ROCKET SPORT Featured in Durham Sports
ROCKET PRODUCTS DRIES GEAR AND ELIMINATES BACTERIA
When Domenic Ciarallo made a trip to China in 2007 he did more than just visit the sights of what the historic country had to offer. What he came back to Canada with was an idea to create a portable, lightweight device capable of cleaning garments and athletic equipment in relatively quick fashion after a day’s usage. Equally important a device that can remove unwanted bacteria and prevent staph infection. The invention became the Rocket Dryer™.
A 53-year-old Montreal native, Ciarallo has first hand of what hockey equipment goes through after toiling as a goaltender during his collegiate days at Middlebury College followed by a professional stint in Italy and Sweden.
But it wasn’t until he visited China where he saw a prototype of what some people in that country used to clean garments and prevent bacterial growth. “I said that we need to have something like this (in Canada),” he recalled. “It was part of a bigger vision to help with hygiene in sports and recreation.”
Launching the Rocket Dryer™ in 2010 under his Rocket Sport product line, Ciarallo’s initial objective was to target the minor hockey segment. It’s at this competitive level where ominous odours emanating from equipment and garment stored in equipment bags can be overbearing. Or even in residential garages or basements when equipment is being dried out and rank odours can be dominant.
In addition to cleaning apparel and preventing the spread of bacteria, Ciarallo was quick to point out the Rocket Dryer™ and more recent Rocket Locker™ can extend the lifespan of a player’s equipment.
“Hockey equipment can cost $750 or more and with the use of the Rocket Dryer™ it can last for longer periods of time rather than having to throw it out,” he said.
In explaining how the Rocket Dryer™ and Rocket Locker™ operate, Ciarallo said, “It is based on the concept where a combination of heat, UV light and vented air dries most sporting equipment and clothing within 60 minutes.
Equipment and clothing are hung on a steel frame using S-hooks. A steel frame is enclosed within a polyurethane-lined fabric dryer bag. The heater unit heats air inside at a constant 70 degrees C.
While Ciarallo initially targeted the Rocket Dryer™ and Rocket Locker™ for minor hockey usage, he also saw how valuable it could be for other athletes who don heavy equipment while performing highly athletic maneuvers.
Among those include all of the NHL mascots.
“I love it to death. It’s an awesome product,” said Bailey, official mascot of the Los Angeles Kings, of the Rocket Dryer™ and Rocket Locker™.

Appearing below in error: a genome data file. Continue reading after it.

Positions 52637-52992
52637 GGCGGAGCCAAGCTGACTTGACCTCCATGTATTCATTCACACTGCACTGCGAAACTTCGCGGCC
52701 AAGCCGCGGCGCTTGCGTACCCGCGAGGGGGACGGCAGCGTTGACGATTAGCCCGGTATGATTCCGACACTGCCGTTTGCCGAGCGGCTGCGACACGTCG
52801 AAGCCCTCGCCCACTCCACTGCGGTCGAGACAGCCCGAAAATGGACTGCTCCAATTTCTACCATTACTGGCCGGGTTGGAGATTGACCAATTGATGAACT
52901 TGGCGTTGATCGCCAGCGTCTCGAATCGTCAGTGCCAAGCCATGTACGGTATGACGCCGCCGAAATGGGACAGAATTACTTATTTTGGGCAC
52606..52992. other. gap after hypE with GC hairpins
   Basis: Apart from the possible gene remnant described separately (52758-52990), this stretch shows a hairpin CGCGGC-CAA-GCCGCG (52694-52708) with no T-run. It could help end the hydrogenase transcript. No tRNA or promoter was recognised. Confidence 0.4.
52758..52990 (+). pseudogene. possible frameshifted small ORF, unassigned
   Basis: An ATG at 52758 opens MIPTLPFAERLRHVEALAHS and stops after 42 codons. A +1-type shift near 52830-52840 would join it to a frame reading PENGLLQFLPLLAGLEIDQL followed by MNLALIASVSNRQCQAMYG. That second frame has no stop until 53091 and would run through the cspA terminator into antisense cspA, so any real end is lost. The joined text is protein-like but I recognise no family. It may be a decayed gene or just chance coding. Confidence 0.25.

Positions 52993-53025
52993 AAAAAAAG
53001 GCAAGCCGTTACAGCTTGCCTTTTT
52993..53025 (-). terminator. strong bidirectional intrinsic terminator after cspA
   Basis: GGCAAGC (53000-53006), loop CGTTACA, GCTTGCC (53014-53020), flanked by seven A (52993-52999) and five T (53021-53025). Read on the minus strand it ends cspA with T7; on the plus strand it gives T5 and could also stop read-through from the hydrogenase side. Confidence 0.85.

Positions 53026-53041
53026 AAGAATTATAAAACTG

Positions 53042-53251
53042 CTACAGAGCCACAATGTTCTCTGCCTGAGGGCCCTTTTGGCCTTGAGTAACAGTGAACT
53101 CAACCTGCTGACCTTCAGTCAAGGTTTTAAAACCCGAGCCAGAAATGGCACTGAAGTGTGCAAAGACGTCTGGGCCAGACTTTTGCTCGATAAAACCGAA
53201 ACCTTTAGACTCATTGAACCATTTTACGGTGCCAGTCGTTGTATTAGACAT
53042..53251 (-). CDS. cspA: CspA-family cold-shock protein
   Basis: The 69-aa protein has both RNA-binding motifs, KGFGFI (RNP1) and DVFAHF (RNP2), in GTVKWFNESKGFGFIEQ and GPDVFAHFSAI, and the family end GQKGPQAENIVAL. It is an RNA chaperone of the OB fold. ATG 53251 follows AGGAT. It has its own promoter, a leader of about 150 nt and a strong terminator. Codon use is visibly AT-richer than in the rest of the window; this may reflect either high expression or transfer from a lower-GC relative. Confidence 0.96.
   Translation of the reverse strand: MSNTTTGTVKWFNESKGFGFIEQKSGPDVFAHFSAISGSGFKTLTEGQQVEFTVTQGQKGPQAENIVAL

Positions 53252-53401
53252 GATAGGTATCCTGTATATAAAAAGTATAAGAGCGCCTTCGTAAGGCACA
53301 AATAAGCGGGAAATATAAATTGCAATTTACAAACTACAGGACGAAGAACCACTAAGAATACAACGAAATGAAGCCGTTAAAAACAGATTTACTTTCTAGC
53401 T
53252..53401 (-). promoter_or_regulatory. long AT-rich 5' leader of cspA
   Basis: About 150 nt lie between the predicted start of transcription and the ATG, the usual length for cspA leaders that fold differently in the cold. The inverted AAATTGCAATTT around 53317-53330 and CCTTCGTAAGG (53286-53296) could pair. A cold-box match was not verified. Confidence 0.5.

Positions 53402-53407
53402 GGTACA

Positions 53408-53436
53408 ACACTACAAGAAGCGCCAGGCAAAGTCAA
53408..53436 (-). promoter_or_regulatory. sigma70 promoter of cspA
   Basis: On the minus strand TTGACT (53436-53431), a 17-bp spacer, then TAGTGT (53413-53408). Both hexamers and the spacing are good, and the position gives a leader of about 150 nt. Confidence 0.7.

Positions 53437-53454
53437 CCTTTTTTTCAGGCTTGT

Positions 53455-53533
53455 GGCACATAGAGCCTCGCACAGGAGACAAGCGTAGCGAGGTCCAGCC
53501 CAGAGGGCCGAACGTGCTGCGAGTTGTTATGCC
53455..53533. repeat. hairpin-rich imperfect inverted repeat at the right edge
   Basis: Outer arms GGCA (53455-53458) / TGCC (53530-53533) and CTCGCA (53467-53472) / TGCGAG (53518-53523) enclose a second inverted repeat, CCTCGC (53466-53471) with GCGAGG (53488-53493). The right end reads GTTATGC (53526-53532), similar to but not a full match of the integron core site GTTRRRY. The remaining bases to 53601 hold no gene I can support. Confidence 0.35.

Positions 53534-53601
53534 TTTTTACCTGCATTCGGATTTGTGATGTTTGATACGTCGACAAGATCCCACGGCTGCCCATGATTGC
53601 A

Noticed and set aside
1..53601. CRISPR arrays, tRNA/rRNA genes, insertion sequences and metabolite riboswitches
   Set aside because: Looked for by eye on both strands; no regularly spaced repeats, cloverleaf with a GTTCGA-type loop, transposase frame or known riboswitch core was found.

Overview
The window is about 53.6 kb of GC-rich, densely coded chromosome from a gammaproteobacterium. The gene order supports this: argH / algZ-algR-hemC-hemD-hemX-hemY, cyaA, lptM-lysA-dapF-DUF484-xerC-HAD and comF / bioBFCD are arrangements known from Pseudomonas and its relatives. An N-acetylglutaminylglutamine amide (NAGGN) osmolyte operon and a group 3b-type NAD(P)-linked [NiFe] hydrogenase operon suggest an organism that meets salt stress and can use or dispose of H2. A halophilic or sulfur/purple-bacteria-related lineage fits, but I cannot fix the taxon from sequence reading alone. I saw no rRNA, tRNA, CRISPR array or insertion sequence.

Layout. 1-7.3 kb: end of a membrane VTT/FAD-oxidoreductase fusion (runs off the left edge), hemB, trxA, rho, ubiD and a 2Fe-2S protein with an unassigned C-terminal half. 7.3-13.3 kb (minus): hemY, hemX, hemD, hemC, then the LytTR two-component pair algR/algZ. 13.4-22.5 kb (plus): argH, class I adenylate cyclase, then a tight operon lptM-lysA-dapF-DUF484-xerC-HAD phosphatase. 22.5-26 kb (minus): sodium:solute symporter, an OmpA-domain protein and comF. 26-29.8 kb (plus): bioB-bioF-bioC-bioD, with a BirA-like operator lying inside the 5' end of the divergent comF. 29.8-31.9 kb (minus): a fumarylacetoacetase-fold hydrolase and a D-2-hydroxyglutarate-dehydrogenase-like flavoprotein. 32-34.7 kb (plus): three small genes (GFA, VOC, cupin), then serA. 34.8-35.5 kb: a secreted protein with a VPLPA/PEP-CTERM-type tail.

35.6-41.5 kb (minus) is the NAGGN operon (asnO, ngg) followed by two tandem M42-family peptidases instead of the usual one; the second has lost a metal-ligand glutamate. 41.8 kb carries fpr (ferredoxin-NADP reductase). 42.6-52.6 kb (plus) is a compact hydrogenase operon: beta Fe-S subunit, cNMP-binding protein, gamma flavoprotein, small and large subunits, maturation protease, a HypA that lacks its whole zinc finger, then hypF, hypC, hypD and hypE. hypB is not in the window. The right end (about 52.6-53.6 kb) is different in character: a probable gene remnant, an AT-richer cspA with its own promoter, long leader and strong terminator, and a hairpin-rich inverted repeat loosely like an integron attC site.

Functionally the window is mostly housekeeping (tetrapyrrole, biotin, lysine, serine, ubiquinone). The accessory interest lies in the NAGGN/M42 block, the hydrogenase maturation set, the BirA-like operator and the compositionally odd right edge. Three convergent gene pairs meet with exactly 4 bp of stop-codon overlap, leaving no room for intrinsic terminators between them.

“I use it every game. It definitely helps remove any rank odours and it dries my equipment quickly.”
Ciarallo has a new addition to his Rocket Sport product line after unveiling the Rocket Stall™ during the recent 2018 National Hockey League all-star game in Tampa, FL.
A byproduct of the Rocket Locker™ and Rocket Dryer™, the Rocket Stall™ measures 30 inches in width by 72 inches in height and 30 inches in depth and was created to dry multiple athletic sports gear, Domenic shared.
In creating the Rocket Stall™, Ciarallo was quick to point out it provides added space for performers who don either more bulkier equipment such as a goalkeeper or a team mascot, who often sport apparel that far exceeds their physical frame.
For more information on the Rocket Dryer™ and other products under Ciarallo’s Rocket Sport line, log on to: www.rocketsport.com
by: Jennifer Ferrise, Rocket Sport featured in InStyle Magazine at the 2018 PyeongChang Winter Olympics
Rocket Sport owner: "Domenico Ciarallo, who attended the 2014 Winter Olympics in Sochi as a guest of the Canadian Women’s Hockey Team, says that when sporting events are over for the day, it’s customary for athletes to swing by the Olympic houses of other countries to get to know each other. “The Canadian Olympic House was the center of the universe for us, but after 11 p.m., it was all about the Swiss Olympic House,” he says. “They had a party until 2 a.m. every night with great music, food, drinks, and lots of medalists.”
By Liana B. Baker, PYEONGCHANG, South Korea (Reuters)
"In packing for the Winter Olympics, Canadian entrepreneur" Rocket Sport Owner: "Domenico Ciarallo stuffed his bags with hats and t-shirts bearing the logo of his company, which makes locker-room dryers. Once on the ground, though, he is wary when handing them out to any Olympians even if he sponsors them."
“The athletes put them in their bag right away but they know that they can’t wear these here because you can get caught not wearing official team merchandise,” Ciarallo said.
"Ciarallo’s Montreal-based Rocket Sports, whose equipment keeps ice-hockey gear dry, is among a group of companies, big and small, trying to grab attention at the Pyeongchang Games without infringing on official Olympic sponsors."
"But guerilla marketing can still find legitimate opportunities at the Games, though it can involve a lot of legwork and can be toughest for small entrepreneurs like Ciarallo who is advertising his presence at Pyeongchang on his website and by word of mouth but can do little else."
Ciarallo, the entrepreneur with the upstart dryer company, also knows he must be careful. “I’m playing by the rules. If I do something not so kosher, I’m dead.”